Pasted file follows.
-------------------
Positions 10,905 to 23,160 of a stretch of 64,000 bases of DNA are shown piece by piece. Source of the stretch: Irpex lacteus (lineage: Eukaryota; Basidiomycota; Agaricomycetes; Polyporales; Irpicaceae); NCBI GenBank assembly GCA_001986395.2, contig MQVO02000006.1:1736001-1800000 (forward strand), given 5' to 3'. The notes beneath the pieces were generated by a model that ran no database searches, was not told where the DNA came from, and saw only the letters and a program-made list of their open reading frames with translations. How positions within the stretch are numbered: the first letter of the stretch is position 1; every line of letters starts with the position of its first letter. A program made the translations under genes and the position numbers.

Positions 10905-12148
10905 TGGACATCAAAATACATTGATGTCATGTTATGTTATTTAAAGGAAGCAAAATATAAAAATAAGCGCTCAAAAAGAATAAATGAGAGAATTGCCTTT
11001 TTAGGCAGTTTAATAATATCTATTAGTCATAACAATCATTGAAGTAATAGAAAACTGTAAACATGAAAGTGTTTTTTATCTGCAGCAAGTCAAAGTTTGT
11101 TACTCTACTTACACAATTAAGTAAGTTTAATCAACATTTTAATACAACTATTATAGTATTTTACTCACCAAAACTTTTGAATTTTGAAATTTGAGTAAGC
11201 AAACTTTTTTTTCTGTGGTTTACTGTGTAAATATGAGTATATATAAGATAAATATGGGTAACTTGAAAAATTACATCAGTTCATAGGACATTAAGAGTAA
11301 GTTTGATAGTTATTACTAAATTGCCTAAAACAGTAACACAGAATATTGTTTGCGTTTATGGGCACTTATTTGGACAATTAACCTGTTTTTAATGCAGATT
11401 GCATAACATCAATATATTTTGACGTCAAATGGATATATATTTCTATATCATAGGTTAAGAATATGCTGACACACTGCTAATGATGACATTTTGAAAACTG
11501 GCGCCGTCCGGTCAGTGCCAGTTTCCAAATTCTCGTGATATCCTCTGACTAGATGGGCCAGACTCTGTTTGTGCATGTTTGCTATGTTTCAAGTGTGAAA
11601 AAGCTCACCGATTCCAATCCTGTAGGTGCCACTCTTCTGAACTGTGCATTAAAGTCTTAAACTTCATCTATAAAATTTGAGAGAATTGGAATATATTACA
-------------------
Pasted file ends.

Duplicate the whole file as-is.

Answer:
Positions 10,905 to 23,160 of a stretch of 64,000 bases of DNA are shown piece by piece. Source of the stretch: Irpex lacteus (lineage: Eukaryota; Basidiomycota; Agaricomycetes; Polyporales; Irpicaceae); NCBI GenBank assembly GCA_001986395.2, contig MQVO02000006.1:1736001-1800000 (forward strand), given 5' to 3'. The notes beneath the pieces were generated by a model that ran no database searches, was not told where the DNA came from, and saw only the letters and a program-made list of their open reading frames with translations. How positions within the stretch are numbered: the first letter of the stretch is position 1; every line of letters starts with the position of its first letter. A program made the translations under genes and the position numbers.

Positions 10905-12148
10905 TGGACATCAAAATACATTGATGTCATGTTATGTTATTTAAAGGAAGCAAAATATAAAAATAAGCGCTCAAAAAGAATAAATGAGAGAATTGCCTTT
11001 TTAGGCAGTTTAATAATATCTATTAGTCATAACAATCATTGAAGTAATAGAAAACTGTAAACATGAAAGTGTTTTTTATCTGCAGCAAGTCAAAGTTTGT
11101 TACTCTACTTACACAATTAAGTAAGTTTAATCAACATTTTAATACAACTATTATAGTATTTTACTCACCAAAACTTTTGAATTTTGAAATTTGAGTAAGC
11201 AAACTTTTTTTTCTGTGGTTTACTGTGTAAATATGAGTATATATAAGATAAATATGGGTAACTTGAAAAATTACATCAGTTCATAGGACATTAAGAGTAA
11301 GTTTGATAGTTATTACTAAATTGCCTAAAACAGTAACACAGAATATTGTTTGCGTTTATGGGCACTTATTTGGACAATTAACCTGTTTTTAATGCAGATT
11401 GCATAACATCAATATATTTTGACGTCAAATGGATATATATTTCTATATCATAGGTTAAGAATATGCTGACACACTGCTAATGATGACATTTTGAAAACTG
11501 GCGCCGTCCGGTCAGTGCCAGTTTCCAAATTCTCGTGATATCCTCTGACTAGATGGGCCAGACTCTGTTTGTGCATGTTTGCTATGTTTCAAGTGTGAAA
11601 AAGCTCACCGATTCCAATCCTGTAGGTGCCACTCTTCTGAACTGTGCATTAAAGTCTTAAACTTCATCTATAAAATTTGAGAGAATTGGAATATATTACA